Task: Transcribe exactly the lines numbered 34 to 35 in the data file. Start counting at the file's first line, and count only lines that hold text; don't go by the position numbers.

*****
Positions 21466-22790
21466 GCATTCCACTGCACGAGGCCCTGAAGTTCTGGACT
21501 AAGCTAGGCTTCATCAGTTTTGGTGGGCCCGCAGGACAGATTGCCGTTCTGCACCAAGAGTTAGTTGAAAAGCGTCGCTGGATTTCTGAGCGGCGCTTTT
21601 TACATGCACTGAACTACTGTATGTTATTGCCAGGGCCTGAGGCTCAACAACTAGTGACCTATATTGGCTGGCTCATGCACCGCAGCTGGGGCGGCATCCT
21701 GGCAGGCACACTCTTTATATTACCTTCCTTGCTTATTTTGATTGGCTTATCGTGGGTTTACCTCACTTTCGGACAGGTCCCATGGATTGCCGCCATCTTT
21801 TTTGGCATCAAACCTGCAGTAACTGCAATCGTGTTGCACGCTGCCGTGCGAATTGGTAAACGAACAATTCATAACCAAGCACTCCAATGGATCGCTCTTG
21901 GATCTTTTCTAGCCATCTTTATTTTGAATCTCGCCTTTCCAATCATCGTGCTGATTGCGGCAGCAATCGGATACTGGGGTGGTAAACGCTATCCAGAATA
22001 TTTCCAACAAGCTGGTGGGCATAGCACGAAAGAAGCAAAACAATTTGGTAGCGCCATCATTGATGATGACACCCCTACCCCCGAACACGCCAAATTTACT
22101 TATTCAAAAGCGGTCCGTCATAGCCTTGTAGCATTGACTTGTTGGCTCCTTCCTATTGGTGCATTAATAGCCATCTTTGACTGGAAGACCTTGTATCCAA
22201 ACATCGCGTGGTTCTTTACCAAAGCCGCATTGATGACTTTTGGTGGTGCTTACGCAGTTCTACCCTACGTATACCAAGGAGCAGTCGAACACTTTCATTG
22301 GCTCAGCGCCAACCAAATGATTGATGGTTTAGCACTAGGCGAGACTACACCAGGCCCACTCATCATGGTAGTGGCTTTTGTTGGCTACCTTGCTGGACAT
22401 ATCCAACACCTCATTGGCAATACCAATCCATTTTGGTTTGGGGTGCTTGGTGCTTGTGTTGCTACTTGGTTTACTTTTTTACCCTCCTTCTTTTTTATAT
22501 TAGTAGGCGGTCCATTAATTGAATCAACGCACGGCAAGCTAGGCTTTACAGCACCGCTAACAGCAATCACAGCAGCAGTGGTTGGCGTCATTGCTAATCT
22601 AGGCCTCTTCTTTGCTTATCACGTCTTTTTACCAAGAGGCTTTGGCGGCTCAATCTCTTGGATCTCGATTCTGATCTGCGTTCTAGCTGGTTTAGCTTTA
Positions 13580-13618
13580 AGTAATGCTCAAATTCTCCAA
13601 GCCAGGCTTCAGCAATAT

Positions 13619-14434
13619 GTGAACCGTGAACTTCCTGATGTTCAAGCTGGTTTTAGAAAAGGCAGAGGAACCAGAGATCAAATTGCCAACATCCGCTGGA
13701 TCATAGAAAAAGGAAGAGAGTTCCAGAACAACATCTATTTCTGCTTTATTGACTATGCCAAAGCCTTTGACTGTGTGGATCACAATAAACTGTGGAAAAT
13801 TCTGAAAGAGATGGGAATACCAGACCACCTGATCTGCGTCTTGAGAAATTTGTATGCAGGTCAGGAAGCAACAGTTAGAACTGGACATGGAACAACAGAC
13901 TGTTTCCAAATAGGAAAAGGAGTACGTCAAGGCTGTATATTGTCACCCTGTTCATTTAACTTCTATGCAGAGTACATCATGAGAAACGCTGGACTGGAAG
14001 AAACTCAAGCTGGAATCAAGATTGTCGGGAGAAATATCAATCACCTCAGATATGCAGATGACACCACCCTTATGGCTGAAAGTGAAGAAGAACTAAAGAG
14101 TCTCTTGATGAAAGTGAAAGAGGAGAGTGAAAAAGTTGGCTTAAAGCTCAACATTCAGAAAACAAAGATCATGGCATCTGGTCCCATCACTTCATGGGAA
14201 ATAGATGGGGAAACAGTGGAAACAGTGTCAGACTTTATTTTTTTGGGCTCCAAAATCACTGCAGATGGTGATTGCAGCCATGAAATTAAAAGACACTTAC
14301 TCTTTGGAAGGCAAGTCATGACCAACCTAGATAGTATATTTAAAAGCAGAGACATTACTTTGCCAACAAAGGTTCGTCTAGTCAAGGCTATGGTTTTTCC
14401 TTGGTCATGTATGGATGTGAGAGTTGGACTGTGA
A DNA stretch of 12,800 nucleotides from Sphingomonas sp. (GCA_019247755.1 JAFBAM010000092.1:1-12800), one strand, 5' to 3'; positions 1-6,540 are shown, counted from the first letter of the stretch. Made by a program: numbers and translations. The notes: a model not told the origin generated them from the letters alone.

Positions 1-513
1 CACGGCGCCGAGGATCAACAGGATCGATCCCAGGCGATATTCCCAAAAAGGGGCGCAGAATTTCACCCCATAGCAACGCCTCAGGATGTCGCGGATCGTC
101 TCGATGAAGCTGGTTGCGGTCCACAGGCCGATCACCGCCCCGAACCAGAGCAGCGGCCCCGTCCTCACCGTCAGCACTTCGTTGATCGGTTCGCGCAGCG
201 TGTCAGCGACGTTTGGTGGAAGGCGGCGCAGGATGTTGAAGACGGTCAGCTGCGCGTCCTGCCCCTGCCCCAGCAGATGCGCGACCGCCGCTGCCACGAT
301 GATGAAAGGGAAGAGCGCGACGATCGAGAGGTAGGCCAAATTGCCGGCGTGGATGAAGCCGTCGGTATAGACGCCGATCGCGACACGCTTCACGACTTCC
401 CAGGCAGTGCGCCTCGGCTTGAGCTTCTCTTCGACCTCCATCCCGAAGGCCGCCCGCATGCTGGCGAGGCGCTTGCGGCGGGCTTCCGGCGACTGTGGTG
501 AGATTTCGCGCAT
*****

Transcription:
401 CAGGCAGTGCGCCTCGGCTTGAGCTTCTCTTCGACCTCCATCCCGAAGGCCGCCCGCATGCTGGCGAGGCGCTTGCGGCGGGCTTCCGGCGACTGTGGTG
501 AGATTTCGCGCAT